The previous bridge at this location was built in 1951 and named for the poet and abolitionist John Greenleaf Whittier. The bridge carries vehicles on I-95 north and southbound between Newburyport and Amesbury over the Merrimack River. The structure is a critical regional transportation link for people and commerce throughout the region.

“This project is vital for economic development in the region and I am thrilled to hear that the Whittier Bridge will be reopening,” said Congressman Seth Moulton. “Fixing our crumbling infrastructure is of the upmost importance to the economic vitality of the state and region.”

“The Baker-Polito Administration and MassDOT have done a tremendous job throughout the entire process and we are thrilled to be one step closer towards its completion,” said State Representative James Kelcourse.

“As we celebrate this important milestone I’d like to thank Governor Baker, Lt. Governor Polito, and Secretary Pollack for their continued advocacy and support of vital infrastructure projects such as the Whittier Bridge Project,” said Amesbury Mayor Ken Gray. “This project represents a significant improvement to our local infrastructure by increasing capacity along the I-95 corridor. Also, the first of its kind shared-use path will create greater recreational opportunities for area residents and tourists alike.”

The new bridge cross section includes four travel lanes and a breakdown lane in each direction. Through this project, four adjacent bridges have been replaced or reconstructed along a 3.5-mile segment to accommodate a widened I-95 from Exit 57 in Newburyport to Exit 60 in Salisbury.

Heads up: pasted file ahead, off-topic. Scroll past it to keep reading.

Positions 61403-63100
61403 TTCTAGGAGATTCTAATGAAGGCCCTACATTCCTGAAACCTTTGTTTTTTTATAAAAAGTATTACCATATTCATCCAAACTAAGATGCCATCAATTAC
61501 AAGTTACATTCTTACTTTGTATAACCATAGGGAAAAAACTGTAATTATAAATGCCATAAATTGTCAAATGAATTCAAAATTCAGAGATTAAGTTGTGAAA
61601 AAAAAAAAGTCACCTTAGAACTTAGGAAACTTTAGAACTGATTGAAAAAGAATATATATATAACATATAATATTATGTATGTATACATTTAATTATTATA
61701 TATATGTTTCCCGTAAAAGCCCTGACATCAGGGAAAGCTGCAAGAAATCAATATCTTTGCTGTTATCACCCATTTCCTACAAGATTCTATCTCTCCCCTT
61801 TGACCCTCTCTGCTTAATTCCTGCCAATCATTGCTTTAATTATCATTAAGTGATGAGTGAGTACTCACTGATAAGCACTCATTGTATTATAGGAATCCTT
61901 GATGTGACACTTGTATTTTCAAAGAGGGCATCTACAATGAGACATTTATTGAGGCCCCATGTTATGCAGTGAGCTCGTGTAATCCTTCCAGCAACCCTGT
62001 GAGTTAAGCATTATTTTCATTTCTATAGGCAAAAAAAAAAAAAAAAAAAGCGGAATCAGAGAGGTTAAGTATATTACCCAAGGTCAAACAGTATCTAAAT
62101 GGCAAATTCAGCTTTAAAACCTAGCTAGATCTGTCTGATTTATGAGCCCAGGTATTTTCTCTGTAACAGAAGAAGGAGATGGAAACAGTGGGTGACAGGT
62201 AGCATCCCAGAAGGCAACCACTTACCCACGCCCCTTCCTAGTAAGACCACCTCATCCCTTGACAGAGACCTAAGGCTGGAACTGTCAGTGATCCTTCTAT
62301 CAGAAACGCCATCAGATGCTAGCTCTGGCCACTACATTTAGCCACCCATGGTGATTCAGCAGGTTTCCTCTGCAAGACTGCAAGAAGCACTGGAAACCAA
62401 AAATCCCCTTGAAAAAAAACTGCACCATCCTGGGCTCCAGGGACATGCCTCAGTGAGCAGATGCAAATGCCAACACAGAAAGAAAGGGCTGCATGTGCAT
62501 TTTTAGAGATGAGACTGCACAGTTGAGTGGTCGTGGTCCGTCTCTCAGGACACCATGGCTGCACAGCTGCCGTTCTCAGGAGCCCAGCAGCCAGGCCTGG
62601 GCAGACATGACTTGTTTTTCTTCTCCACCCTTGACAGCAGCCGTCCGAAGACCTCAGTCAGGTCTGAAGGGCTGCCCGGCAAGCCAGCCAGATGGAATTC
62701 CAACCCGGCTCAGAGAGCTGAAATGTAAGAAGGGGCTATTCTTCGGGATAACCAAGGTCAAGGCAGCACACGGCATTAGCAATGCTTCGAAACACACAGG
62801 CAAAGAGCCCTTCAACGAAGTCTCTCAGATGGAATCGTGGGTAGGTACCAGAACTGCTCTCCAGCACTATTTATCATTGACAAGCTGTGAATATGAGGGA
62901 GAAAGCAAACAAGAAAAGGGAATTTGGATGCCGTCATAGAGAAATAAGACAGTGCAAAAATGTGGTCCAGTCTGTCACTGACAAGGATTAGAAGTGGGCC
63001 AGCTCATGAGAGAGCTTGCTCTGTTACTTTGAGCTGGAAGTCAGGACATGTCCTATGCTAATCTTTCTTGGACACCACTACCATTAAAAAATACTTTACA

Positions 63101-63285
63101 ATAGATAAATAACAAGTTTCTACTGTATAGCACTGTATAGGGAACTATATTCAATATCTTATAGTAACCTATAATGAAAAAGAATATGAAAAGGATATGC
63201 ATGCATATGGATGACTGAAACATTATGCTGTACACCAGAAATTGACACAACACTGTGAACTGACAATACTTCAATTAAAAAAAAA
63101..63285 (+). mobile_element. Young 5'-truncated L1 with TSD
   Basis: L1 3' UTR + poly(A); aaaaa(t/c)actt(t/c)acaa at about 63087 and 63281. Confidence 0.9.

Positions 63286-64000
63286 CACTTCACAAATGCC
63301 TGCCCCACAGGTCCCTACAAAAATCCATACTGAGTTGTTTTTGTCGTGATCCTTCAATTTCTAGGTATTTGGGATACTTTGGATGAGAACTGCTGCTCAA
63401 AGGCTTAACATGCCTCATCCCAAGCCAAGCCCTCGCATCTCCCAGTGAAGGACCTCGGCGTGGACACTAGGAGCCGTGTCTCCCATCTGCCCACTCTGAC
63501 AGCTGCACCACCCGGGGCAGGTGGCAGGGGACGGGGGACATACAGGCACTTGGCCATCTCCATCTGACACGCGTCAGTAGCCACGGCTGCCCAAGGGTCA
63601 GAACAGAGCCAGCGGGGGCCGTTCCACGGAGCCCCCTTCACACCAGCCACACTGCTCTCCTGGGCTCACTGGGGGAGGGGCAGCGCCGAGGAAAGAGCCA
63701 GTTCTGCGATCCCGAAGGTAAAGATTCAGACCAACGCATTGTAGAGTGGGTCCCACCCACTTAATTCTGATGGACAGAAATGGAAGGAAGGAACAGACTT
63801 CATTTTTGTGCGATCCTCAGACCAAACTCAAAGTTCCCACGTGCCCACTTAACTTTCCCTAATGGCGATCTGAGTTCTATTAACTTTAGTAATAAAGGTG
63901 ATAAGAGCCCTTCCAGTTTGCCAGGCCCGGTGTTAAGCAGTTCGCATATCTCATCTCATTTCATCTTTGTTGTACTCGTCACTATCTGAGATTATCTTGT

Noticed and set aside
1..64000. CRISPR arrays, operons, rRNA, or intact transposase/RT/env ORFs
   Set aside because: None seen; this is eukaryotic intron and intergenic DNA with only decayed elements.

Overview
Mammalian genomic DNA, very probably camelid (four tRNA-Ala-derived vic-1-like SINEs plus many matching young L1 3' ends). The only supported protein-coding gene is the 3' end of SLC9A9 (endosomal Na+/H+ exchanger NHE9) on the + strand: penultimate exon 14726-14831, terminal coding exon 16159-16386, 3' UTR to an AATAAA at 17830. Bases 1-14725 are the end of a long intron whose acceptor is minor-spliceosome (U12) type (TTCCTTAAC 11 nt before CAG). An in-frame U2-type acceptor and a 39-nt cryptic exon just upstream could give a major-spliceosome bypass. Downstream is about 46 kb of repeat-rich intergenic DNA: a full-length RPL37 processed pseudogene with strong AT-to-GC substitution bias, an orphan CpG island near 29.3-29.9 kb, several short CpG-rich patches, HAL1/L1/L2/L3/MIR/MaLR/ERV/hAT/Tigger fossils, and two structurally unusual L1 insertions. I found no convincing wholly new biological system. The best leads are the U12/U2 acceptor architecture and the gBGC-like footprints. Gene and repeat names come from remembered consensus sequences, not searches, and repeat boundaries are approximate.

“The Whittier Bridge Replacement has been a very long and complex construction project that required tremendous patience on the part of our abutters as well as travelers,” said Newburyport Mayor Donna Holaday. “We developed a very positive working relationship with the contractors Walsh/McCourt and MassDOT and met throughout the project. We are excited about the successful negotiations for the construction of a Shared Use Path to connect the Newburyport, Amesbury and Salisbury Rail Trails. This is a tremendous accomplishment for our communities and interstate travel.”

“The Town of Salisbury is excited about the Whittier Bridge project being open to the maximum amount of travel lanes,” said Salisbury Town Manager Neil Harrington. “Our busy tourist season depends on easy visitor access to the Town from I-95 and I am grateful to MassDOT and the contractor for having reached this milestone.”

In addition to the bridge and highway improvements, a shared-use path is being constructed to facilitate area connections to regional trail systems. This will be the first shared-use path along a Massachusetts interstate with pedestrian overlooks across the Merrimack River.

The Baker-Polito Administration appreciates the cooperation and patience of the traveling public as investments are made in core infrastructure. Members of the public are encouraged to utilize the appropriate technology tools including mass511.com, our GoTime travel app, and other wayfinding resources to find the most appropriate route, mode, and timing of travel during our construction operations.